The 35-year-old political newcomer shocked Harlem’s Democratic Party machine last year, defeating longtime City Council member Bill Perkins, 71—he served two terms, totaling 11 years, with a 10-year stint in the state Senate—by only 100 votes. That was thanks largely to the city’s new ranked-choice local voting system, in which being enough voters’ second choice pushed her ahead of Perkins, who led by 500 votes in the first-choice tally.
But the victory of this self-described “Black, queer” democratic socialist, who ran on a platform of “radical love,” got almost no media attention, outside of a few hyper-local news outlets. I pretty much had the story to myself when I profiled her early last July.
All that changed when two New York Police Department officers were shot responding to a domestic violence complaint in Jordan’s district. One, 22-year-old Officer Jason Rivera, died at the scene; his partner, Officer Wilbert Mora, succumbed to his wounds a few days later. The alleged killer, mentally ill felon Lashawn McNeil, also died of gunshot wounds from a third officer’s gun after a brief hospitalization.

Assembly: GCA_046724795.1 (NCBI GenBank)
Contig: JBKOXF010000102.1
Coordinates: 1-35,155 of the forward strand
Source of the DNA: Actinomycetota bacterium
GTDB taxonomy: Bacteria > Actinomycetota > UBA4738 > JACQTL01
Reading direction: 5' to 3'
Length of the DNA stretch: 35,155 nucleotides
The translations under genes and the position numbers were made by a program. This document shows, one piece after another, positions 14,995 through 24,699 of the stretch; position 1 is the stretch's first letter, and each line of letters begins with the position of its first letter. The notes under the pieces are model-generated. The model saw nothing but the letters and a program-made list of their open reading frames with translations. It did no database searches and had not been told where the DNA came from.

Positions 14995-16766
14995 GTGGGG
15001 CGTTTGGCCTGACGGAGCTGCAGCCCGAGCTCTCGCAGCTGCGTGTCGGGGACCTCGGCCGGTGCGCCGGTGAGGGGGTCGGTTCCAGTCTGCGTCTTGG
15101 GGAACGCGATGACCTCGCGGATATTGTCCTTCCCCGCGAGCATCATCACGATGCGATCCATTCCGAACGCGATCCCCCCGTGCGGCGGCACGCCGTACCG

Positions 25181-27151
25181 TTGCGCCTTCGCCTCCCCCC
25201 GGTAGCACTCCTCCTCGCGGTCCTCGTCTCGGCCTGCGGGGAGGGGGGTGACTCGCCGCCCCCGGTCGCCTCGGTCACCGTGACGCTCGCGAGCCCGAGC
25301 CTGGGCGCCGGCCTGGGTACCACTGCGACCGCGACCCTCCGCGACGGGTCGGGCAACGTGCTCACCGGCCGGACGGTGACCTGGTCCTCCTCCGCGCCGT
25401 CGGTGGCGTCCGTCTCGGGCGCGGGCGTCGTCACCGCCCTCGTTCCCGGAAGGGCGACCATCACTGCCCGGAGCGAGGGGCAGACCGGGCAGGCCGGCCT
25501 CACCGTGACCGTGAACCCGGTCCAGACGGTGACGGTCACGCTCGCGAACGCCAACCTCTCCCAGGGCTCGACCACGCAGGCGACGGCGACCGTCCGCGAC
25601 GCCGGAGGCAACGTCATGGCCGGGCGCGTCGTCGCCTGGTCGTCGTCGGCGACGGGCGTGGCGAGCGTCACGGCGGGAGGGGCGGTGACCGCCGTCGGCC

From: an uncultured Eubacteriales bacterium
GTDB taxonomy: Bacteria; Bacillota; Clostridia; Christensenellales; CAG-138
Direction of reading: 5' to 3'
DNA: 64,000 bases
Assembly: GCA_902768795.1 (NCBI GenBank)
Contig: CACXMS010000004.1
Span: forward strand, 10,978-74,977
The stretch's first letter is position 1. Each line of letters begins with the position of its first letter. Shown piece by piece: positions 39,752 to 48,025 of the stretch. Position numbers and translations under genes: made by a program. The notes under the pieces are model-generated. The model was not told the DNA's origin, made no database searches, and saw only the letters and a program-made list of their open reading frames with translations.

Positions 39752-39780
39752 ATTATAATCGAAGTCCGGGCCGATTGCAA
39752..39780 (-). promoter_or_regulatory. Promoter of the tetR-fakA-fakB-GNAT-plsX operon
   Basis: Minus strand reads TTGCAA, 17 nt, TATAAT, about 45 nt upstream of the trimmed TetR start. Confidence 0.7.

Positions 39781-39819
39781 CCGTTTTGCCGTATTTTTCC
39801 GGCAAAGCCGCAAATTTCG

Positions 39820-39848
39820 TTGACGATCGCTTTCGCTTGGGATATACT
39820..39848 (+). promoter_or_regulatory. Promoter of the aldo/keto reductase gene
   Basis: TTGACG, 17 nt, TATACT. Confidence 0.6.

Jordan happens to be an advocate of prison and police abolition—which she described to me in July as “long-term views, but I actually believe in moving towards a world without cops.” She helped run some of the neighborhood’s Black Lives Matter protests in the wake of George Floyd’s murder by Minneapolis Officer Derek Chauvin in the spring of 2020. Suddenly, Rupert Murdoch’s empire found her. The New York Post (which, to be fair, had briefly profiled Jordan and her views on policing after her primary win) immediately pilloried the newcomer for tweeting about a district community garden controversy the day the officers were shot. She said she was told not to tweet about the crime, later sent her condolences to both officers’ families, and headed to Harlem Hospital with the city’s new mayor, Eric Adams—a Black former cop—and other elected officials that night, as Mora fought for his life.